Why is sound nutrition such a hard sell? If you are reading this, odds are you already know the clear benefits of optimizing nutrition, but maybe you have run across one or more people who are adamant that all the horse needs is hay, oats and water (or some variation on that theme).
Nutrition and supplementation isn’t a scam. It’s a science. The problem is that not many people, including veterinarians, are really familiar with the science.
Like physicians, vets are trained in dealing with disease, not promoting health. There’s a difference. Health is more than just the absence of disease and death. Living and breathing doesn’t mean healthy, but when thinking about nutrients many people are inclined to believe that if there isn’t a flat out obvious deficiency state that is threatening to kill the horse, there is no deficiency.
Suboptimal nutrition can have two major effects. One is to predispose the horse to developing disease. The other is to keep them from reaching their optimal potential – from coat and hoof quality, to infection resistance, reproduction, athletic potential and many other things.
To complicate things, published requirements are only minimums and apply to horses that are not under any stress from performance, illness, environment, etc.
Vitamin E is a good example. There are no clearly defined symptoms of vitamin E deficiency in horses. We do know that low vitamin E levels predispose horses to EMND, equine motor neuron disease which strikes the nerves supplying muscle. It’s not as simple as E deficiency though.
EMND cases are clustered primarily in the Northeastern United States while unsupplemented horses not on pasture occur all over the country – and the world. EMND has also been diagnosed in horses that are on pasture and getting plenty of vitamin E from fresh grass. Whatever it is that causes EMND, it increases the requirement for vitamin E to fight its effects.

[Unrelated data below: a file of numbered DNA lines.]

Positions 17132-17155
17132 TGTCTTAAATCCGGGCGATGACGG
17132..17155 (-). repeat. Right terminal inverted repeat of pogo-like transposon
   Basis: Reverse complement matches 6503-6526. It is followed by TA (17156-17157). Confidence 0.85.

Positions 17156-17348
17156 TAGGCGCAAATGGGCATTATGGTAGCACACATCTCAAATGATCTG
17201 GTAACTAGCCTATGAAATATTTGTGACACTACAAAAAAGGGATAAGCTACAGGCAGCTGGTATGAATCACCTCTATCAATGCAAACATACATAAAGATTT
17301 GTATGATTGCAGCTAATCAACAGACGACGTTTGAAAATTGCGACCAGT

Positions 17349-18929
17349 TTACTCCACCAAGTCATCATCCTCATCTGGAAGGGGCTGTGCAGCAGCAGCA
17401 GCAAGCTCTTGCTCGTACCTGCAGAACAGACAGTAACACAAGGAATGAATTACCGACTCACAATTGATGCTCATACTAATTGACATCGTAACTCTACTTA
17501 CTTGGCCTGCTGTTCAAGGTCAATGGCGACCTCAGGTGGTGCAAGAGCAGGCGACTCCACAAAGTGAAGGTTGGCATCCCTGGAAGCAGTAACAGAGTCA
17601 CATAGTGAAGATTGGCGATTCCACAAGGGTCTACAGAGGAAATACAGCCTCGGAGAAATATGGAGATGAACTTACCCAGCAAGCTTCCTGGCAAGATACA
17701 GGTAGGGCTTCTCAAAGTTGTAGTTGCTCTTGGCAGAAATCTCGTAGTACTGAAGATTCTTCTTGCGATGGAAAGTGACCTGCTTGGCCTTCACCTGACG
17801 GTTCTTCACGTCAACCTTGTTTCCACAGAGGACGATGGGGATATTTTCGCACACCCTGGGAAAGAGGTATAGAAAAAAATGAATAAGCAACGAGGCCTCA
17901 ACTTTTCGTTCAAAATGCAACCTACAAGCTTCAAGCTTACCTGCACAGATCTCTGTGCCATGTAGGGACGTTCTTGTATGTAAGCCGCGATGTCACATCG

A study in pregnant mares that were already consuming what should have been adequate vitamin E showed that those supplemented with vitamin E had significantly higher levels of antibodies (immunoglobulins) in their colostrum and higher levels in their foals.
Selenium is another nutrient often in short supply. As with vitamin E, research has shown that supplementation can improve function of the immune system.
The point here is that none of the horses in these studies had any obvious deficiency symptoms but their nutrient levels were suboptimal for peak health. That’s why we supplement. In the coming weeks I will go into detail on how diet builds health from the inside by giving the horse’s body the raw material it needs.
Eleanor M Kellon, VMD